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For questions about network cable installations used in a physical building or as used in a computer network topology. This tag is suitable when your question is about network cable installations, that are used in buildings to distribution frames and data centers or long distance cabling that is buried into the ground.

7
votes
If you have a fiber scope (you really should, to check if connections are clean) the core size (but not OM level) is obvious by inspection, especially if you look at a known connector and then the unk …
answered Jul 28 '15 by Ecnerwal
6
votes
- but I can go there on the cabling I have, when I can afford to. In my opinion, any multimode fiber should be considered as a short-term purchase with the progression of data rates. Just ask anyone with …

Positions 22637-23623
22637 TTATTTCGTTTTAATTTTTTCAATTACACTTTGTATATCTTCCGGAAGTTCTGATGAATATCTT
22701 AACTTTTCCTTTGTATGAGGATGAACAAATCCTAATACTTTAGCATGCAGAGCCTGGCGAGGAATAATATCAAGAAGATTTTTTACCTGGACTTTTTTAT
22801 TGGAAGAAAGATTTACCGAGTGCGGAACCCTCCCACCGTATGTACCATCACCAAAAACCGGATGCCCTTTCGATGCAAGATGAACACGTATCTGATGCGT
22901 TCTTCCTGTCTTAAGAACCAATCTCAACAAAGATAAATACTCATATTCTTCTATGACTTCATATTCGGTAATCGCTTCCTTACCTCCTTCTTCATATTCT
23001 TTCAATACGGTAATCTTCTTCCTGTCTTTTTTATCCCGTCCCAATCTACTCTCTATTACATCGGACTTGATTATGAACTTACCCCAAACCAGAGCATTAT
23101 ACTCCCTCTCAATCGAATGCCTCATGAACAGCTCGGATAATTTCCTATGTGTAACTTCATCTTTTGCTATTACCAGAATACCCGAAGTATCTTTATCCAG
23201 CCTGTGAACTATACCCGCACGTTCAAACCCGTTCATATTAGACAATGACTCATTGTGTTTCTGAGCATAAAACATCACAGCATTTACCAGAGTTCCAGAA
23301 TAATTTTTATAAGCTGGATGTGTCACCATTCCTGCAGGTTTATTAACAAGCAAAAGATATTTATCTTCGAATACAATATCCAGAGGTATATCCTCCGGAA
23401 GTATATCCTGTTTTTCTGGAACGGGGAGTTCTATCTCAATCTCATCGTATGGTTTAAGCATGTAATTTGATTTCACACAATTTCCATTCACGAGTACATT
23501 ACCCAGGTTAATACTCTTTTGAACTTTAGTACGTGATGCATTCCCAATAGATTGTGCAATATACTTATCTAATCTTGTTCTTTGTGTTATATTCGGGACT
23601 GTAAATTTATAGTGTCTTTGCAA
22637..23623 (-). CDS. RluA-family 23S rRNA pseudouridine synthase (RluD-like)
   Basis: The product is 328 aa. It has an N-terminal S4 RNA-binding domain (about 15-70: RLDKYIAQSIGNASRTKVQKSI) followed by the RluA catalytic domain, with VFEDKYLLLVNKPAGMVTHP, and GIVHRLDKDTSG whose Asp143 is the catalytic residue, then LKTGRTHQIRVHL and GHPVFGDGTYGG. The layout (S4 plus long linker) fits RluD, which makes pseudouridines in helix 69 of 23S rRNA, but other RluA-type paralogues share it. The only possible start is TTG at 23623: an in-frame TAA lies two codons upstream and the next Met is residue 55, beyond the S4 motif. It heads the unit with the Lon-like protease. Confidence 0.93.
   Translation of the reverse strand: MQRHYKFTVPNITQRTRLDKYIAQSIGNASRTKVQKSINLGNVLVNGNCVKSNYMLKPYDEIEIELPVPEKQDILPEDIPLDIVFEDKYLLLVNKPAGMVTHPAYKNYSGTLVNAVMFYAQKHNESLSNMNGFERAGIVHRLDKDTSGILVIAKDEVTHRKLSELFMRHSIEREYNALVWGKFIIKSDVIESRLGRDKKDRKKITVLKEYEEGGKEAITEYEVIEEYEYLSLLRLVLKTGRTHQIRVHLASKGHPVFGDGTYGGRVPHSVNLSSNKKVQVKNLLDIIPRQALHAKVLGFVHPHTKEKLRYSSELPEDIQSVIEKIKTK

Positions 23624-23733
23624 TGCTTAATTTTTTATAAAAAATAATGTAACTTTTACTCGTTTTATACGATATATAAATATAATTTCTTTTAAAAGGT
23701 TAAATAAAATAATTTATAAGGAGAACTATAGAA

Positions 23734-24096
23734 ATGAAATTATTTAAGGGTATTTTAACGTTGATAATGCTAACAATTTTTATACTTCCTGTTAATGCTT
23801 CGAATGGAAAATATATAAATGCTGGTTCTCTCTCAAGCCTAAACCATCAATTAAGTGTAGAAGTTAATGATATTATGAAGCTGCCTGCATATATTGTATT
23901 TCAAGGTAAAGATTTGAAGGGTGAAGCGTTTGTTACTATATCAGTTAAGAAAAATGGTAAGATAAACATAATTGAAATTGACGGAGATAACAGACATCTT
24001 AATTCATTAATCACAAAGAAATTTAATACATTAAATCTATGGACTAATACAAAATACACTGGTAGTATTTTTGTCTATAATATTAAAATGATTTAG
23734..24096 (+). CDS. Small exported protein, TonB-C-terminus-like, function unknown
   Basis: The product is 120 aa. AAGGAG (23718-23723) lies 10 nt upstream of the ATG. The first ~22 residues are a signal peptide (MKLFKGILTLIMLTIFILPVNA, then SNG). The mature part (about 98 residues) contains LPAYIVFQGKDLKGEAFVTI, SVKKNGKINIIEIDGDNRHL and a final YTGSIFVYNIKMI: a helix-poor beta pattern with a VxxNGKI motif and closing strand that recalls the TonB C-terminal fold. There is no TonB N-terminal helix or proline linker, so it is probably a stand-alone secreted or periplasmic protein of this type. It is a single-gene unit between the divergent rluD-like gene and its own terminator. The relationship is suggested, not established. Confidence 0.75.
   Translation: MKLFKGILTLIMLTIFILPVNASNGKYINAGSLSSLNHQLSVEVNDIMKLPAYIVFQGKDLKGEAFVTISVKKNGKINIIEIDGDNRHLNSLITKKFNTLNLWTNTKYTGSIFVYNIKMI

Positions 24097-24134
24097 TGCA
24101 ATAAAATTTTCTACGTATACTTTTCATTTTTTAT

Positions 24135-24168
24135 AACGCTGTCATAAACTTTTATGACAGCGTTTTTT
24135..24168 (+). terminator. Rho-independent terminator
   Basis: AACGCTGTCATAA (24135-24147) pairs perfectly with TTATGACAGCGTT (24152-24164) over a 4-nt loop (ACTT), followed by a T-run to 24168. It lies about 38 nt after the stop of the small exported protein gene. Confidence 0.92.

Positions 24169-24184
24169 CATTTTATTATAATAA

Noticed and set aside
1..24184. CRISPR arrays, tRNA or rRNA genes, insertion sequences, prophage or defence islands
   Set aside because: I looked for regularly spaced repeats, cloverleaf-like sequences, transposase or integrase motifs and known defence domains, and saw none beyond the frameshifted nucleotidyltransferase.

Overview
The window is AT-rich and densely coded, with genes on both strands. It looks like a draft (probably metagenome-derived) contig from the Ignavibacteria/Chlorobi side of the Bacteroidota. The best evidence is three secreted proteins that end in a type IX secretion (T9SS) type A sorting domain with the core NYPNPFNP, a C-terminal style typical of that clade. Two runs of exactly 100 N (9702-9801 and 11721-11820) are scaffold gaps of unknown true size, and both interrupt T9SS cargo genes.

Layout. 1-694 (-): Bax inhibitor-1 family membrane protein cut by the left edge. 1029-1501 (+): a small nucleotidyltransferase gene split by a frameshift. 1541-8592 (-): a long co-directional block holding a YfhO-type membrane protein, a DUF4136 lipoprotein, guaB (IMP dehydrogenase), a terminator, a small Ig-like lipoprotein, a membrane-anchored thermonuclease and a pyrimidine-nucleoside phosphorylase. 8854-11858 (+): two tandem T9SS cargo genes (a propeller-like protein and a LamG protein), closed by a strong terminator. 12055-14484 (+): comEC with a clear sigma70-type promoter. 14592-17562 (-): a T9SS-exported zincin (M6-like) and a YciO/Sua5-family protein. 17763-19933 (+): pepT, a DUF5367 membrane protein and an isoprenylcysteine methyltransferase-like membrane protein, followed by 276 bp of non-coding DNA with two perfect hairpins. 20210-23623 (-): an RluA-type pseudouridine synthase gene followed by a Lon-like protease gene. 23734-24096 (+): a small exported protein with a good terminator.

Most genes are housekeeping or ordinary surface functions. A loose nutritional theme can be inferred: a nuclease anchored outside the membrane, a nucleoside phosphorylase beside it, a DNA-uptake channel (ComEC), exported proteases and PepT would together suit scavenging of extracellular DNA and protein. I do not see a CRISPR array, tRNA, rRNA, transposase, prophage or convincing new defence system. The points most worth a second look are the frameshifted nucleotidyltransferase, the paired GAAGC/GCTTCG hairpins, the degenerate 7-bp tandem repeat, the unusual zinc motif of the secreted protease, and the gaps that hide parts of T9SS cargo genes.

answered Aug 8 '13 by Ecnerwal
3
votes
With LX optics, you can connect two units with a short patch cord and expect them to work fine. With ZX optics, you will need an attenuator if you are not connected to a long section of fiber. If the …
answered Aug 8 '13 by Ecnerwal
5
votes
If you have OM2 in the walls, it makes no difference, and if you have a mixture of OM2/3/4 in the walls, it's probably a good idea to use (only) patch cords that match the highest grade fiber in the w …
answered Jun 11 '15 by Ecnerwal
3
votes
Encode the telephone signal, assign it to a VLAN, send it across with the rest of the data, as data, pick off the VLAN, decode the signal. Any other route is madness. (If doing POTS at all. VoIP obvio …
answered Mar 27 '16 by Ecnerwal
0
votes
It's all obsolete, in the current era. Which means whatever you are reading is obsolete. Anything less than 1000Mb/s is ancient history. Fortunately for folks with antique equipment still running, my …
answered Jun 9 '16 by Ecnerwal
4
votes
In my personal experience "interference from power lines" is more of a marketing myth than reality with twisted pair cable, which is actually highly resistant to interference pickup, by design. But …
answered Jun 8 '16 by Ecnerwal